There have been a lot of interesting birds seen in the fields and ponds near route 68. Here are a few places to check in that area:
- Mckenzie Reservoir in Wallingford .
- The ponds on either side of Research Parkway in Meriden.
- Traveling down 68 from route 17 in Durham, there is a skating pond on the left, and further down the road there is a game club pond on the right.
- The Lyman's Orchard Pond in Middlefield.
- There are also a number of farm fields throughout the area that are worth checking.
Great birds Larry!
Say that title five times fast!!! :c) Glad your patience and perseverance was rewarded Larry!
Cool birds, cooler illiterative title!
Patrick-thanks- I know that you've seen more than your share of "good" birds!
Jayne-Thanks jayne-I did say it ten times fast.-I hope that my that the rewards to perserverance ratio improves this year.
The Zen Birdfeeder-Thanks-really all I wanted to do was post the title to get it out of my system but I just happened to see some good birds at the same time.
Great...I love it when I see video posted on blogs...just adds another dimension to the whole thing...thanks
That Barnacle Goose is really neat looking.
I'm not much of a searcher for rare birds (kinda lazy I guess) unless they show up in my backyard. I'm glad you took the time to have a look at these birds and share them with us.
Way to go, Larry!
Oh i forgot to mention...great title..say that five times fast..ha
You do have a way with words, Larry. I am going to look more closely at the flocks of Canada Geese around here. Great pictures.
Barnacle Goose huh! My next one will be my first one. Great Bird! Congrats. Guess I'll have to come back to CT next year for one!
dawn-thanks-I really like video because even if I can't get a good photo there's always a chance that I can capture some usable video footage. It allows for more room for error than photos do.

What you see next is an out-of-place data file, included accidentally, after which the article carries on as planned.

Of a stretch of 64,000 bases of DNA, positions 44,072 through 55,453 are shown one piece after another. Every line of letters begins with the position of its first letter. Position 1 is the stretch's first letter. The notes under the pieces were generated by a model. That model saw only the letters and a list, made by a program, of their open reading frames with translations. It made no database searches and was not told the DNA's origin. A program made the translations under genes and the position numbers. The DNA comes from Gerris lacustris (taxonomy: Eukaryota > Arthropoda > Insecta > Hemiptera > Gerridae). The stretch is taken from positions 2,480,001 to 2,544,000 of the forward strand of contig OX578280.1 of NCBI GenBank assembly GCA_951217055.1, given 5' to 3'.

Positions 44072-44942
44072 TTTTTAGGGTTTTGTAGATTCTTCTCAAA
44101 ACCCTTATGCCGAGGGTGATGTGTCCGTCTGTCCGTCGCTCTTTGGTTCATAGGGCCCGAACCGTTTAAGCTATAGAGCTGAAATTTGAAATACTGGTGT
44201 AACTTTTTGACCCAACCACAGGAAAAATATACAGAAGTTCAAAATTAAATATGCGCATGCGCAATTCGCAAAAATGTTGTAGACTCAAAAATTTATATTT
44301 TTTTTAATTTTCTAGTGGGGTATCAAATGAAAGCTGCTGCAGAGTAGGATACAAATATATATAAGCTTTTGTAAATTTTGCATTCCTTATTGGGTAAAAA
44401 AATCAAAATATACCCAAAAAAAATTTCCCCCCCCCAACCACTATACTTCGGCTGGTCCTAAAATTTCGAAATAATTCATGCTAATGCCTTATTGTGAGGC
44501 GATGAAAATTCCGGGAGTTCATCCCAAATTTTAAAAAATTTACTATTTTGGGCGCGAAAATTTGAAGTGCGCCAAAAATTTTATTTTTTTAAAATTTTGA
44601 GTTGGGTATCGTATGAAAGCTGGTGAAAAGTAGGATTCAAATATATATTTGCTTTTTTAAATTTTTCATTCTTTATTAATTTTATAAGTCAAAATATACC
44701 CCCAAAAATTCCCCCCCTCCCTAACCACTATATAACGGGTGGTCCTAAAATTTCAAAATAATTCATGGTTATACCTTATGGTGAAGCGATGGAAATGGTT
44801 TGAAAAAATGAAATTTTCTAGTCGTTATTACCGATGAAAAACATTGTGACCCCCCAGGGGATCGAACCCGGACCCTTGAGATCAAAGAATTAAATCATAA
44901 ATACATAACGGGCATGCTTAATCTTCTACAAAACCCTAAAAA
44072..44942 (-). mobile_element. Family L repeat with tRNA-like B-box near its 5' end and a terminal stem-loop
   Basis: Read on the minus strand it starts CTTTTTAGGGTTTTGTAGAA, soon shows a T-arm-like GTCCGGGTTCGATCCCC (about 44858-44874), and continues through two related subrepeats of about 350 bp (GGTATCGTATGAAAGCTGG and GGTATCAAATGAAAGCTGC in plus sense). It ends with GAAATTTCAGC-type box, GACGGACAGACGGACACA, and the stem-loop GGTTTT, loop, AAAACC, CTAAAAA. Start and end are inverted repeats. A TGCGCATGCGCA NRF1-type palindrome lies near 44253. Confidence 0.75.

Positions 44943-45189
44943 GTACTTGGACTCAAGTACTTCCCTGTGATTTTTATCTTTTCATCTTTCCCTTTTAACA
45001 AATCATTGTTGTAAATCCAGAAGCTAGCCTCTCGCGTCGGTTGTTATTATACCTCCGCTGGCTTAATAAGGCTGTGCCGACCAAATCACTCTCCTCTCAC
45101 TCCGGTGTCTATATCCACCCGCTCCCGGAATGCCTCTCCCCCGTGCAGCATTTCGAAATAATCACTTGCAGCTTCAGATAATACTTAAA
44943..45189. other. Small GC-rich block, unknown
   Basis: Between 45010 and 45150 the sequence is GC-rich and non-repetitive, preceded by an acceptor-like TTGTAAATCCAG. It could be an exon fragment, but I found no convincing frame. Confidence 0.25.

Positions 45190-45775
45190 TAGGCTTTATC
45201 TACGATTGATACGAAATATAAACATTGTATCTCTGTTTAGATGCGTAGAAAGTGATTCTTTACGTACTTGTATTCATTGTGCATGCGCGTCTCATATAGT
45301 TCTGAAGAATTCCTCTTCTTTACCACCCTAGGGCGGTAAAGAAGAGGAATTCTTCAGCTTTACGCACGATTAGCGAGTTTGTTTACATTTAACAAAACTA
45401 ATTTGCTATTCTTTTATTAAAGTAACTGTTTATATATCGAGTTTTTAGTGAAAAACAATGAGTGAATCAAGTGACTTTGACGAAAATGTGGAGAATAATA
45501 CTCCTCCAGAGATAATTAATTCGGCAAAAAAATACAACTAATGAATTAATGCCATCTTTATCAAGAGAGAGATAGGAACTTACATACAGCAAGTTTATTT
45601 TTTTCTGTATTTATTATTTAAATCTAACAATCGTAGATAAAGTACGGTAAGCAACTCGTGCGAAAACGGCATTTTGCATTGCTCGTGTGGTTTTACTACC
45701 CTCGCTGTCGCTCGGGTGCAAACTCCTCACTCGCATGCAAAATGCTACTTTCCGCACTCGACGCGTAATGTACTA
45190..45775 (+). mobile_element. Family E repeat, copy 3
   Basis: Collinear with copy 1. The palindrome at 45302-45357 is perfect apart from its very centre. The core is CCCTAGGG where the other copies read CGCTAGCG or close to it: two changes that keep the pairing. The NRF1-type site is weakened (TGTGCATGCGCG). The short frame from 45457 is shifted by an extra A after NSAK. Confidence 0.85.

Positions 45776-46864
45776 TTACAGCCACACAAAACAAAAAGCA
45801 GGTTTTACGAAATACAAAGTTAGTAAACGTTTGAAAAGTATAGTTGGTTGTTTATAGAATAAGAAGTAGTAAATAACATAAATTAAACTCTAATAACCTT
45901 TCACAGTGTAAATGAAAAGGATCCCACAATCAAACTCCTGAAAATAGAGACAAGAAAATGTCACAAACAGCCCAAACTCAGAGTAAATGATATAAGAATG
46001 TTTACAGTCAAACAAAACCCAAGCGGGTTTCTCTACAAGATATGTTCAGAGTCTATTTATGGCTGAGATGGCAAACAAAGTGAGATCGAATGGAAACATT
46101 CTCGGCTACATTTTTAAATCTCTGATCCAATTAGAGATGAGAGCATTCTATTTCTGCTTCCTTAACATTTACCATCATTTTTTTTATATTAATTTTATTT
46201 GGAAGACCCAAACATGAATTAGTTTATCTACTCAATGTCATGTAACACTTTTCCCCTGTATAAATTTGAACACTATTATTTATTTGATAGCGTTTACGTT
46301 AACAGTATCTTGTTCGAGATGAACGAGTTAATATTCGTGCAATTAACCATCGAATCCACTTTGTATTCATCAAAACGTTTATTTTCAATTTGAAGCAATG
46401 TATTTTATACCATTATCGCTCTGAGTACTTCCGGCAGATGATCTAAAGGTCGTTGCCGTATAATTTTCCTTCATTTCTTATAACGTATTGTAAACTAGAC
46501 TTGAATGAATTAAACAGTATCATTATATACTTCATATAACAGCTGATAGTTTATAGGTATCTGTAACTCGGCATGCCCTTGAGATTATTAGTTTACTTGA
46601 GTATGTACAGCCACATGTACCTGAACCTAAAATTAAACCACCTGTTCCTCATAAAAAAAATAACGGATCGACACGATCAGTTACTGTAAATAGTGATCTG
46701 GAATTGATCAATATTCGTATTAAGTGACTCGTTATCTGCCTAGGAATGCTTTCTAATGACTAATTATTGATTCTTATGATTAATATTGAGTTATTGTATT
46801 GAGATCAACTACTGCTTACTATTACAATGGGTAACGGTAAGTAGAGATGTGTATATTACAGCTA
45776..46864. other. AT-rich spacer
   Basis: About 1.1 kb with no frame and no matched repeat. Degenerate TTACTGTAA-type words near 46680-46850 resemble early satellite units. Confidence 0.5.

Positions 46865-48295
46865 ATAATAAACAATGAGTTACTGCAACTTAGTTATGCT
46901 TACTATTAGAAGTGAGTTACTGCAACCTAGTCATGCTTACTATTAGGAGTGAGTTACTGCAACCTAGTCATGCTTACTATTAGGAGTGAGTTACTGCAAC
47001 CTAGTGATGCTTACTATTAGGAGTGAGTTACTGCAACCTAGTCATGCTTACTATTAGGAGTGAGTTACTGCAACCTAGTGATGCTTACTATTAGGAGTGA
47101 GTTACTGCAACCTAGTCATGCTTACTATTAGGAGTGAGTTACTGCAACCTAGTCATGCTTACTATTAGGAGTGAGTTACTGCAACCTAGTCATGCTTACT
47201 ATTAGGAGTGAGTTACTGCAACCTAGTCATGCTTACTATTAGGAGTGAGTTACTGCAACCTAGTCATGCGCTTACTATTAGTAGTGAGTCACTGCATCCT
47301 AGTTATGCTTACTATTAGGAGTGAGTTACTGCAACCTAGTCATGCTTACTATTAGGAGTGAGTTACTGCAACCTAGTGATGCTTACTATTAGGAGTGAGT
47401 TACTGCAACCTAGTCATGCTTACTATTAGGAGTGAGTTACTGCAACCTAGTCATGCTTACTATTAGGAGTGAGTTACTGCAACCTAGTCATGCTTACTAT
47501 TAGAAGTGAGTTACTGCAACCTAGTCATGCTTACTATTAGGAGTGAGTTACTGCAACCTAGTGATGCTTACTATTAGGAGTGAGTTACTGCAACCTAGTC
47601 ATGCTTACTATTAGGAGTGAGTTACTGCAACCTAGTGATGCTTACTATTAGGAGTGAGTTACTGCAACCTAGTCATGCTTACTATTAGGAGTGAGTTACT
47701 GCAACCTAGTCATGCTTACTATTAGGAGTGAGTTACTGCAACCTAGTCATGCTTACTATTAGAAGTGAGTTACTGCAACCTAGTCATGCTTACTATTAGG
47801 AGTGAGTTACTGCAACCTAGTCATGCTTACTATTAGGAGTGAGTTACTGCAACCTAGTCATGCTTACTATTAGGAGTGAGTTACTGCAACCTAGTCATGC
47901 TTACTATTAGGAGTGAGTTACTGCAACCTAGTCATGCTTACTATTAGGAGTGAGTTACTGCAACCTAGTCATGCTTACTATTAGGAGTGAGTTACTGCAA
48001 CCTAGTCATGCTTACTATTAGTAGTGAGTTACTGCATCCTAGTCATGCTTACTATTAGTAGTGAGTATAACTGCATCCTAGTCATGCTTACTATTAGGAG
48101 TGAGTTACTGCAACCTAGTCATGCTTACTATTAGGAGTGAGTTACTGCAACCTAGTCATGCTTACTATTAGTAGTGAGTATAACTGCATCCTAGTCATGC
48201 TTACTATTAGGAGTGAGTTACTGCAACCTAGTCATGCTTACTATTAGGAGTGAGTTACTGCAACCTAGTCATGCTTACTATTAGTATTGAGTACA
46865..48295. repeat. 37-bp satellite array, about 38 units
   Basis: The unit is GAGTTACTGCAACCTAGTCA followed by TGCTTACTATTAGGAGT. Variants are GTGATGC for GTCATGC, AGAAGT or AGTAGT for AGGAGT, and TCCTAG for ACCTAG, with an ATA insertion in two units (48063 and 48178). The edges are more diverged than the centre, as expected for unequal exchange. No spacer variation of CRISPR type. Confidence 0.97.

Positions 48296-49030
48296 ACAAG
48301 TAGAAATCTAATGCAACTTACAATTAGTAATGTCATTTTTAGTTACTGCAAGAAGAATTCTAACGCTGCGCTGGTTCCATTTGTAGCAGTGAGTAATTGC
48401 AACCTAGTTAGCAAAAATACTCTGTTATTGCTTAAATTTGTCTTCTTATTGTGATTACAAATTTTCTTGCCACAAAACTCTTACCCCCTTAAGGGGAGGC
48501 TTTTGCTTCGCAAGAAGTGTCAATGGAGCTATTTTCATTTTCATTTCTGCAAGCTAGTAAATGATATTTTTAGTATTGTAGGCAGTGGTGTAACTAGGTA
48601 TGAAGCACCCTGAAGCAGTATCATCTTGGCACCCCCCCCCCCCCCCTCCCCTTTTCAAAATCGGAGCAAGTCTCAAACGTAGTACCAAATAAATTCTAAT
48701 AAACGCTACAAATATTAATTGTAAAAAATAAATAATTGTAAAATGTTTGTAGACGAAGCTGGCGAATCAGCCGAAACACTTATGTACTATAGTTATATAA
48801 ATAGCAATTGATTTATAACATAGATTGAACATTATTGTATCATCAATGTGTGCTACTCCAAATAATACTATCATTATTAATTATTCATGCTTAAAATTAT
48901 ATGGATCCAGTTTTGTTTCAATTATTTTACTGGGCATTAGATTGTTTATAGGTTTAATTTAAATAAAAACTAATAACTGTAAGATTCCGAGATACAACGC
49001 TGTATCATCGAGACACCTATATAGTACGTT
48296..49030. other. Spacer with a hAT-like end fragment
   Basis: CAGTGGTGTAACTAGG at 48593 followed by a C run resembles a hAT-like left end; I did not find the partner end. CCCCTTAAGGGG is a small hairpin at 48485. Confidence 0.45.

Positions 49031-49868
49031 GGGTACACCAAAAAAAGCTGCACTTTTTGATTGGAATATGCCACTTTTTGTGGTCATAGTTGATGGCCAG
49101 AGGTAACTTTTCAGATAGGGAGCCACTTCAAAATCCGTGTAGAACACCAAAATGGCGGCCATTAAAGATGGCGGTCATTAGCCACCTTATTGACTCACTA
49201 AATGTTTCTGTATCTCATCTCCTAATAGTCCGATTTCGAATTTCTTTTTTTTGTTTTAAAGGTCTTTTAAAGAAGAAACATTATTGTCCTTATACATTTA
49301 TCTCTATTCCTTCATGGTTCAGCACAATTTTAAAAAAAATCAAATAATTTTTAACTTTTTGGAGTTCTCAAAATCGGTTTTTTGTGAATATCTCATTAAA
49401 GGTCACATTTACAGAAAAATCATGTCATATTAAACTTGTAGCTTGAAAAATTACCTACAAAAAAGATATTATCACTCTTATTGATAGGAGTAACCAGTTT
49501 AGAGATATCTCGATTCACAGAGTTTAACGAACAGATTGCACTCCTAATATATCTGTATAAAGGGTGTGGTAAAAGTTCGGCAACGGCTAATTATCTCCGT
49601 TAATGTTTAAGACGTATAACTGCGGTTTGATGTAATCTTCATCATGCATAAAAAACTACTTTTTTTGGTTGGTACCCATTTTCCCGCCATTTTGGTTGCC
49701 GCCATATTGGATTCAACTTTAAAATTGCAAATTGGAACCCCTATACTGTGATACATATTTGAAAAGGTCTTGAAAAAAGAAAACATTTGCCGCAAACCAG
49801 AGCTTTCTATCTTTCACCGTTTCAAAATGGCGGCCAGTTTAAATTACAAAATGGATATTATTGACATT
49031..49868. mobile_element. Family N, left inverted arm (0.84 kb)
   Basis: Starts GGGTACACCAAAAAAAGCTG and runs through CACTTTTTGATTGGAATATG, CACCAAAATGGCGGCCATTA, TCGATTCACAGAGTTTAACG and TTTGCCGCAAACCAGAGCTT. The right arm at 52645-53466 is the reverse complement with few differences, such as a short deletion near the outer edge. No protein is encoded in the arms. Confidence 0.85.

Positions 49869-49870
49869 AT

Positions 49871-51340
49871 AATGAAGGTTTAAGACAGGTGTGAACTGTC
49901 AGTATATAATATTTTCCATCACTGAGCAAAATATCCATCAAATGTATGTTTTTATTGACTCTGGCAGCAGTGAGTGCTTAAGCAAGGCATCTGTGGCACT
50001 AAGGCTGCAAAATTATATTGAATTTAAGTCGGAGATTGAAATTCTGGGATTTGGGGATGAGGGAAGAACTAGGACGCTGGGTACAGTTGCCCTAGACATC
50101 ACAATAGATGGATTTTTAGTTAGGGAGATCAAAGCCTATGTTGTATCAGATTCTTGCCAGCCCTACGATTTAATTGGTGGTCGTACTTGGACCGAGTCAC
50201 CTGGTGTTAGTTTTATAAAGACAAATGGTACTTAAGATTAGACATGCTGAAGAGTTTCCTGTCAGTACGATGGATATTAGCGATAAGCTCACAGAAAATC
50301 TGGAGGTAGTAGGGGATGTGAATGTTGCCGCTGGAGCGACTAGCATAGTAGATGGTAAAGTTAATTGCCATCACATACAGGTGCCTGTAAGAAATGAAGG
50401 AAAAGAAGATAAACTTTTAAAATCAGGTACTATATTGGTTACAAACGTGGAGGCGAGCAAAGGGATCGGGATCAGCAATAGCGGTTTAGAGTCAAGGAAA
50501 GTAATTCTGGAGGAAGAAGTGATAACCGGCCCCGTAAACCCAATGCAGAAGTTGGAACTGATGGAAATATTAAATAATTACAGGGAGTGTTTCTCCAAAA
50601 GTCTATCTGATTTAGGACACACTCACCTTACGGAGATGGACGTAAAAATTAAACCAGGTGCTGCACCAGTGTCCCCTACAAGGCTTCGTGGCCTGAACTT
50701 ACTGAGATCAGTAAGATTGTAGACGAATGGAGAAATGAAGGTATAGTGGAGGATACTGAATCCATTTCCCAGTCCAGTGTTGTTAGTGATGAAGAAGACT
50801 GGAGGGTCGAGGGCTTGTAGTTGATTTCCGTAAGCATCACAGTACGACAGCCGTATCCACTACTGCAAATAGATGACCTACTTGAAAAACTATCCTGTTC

Ruthiej-Believe me ruthie-I am selective as to which birds I will go to see.It has to be one of the following:
1) Close and convenient
2)A species that I find interesting beyond just a checkmark on my life list.
3)Something extremely rare within driving distance. -So I do pass on many opportunities.
Ruth-I know they can be boring to look at but if something does turn up it makes it worth it.
PA-birder-thanks-and it was just a couple of miles around the corner from where you saw the Wigeon!
Congrats on a great day of birding! You showed how important it is to keep the faith. Thanks for the pics.
Happy Thanksgiving from Texas....
Troy and Martha
It looks like it was a great day for you.... Barnacle goose,superbe!!!
We never have them in Iceland, we sometime do have Canadian goose thought!!! But the most common are definitively the greylag and the brent geese...
Good shots anyway!!!
I am glad you found those. I haven't been to Meriden much. I should go out that way sometime.
HA! I couldn't say that five times fast if I tried hard, right now :o)
Great birds and video of the Cattle Egret!
Happy Thanksgiving, Larry.
Tom-I'm trying to become a more patient birder.Sometimes it's tough.
Texas travelers-And the same to you Troy and Martha.
Christine-That little area between Durham, Meriden, and Wallingford has some interesting places to look for birds.
Mary-I don't know if I could even say it once right now and I'm the one who wrote it.-Happy Thanksgiving to you and your family too!
Congrats on the rare bird sightings! That's way cool. :)
Larry, glad to see you are back online and posting! I was afraid we wouldn't hear from you for a long while since your computer crashed. Congrats on finding the greater white-fronted goose. You've certainly been getting around, haven't you!
Kathiebirds-Yes and no-I've been getting around Connecticut but then again Connecticut isn't all that big.
Loony Larry let last Lark left loose lest lachrymose lamentations linger longer
I could not resist! I did try to get bird references in there;don't mind the loon part!
steadyjohn-It gets contagious after a while.-Showoff! I've been called worse and it probably does have a tinge of truth to it anyway.
Post a Comment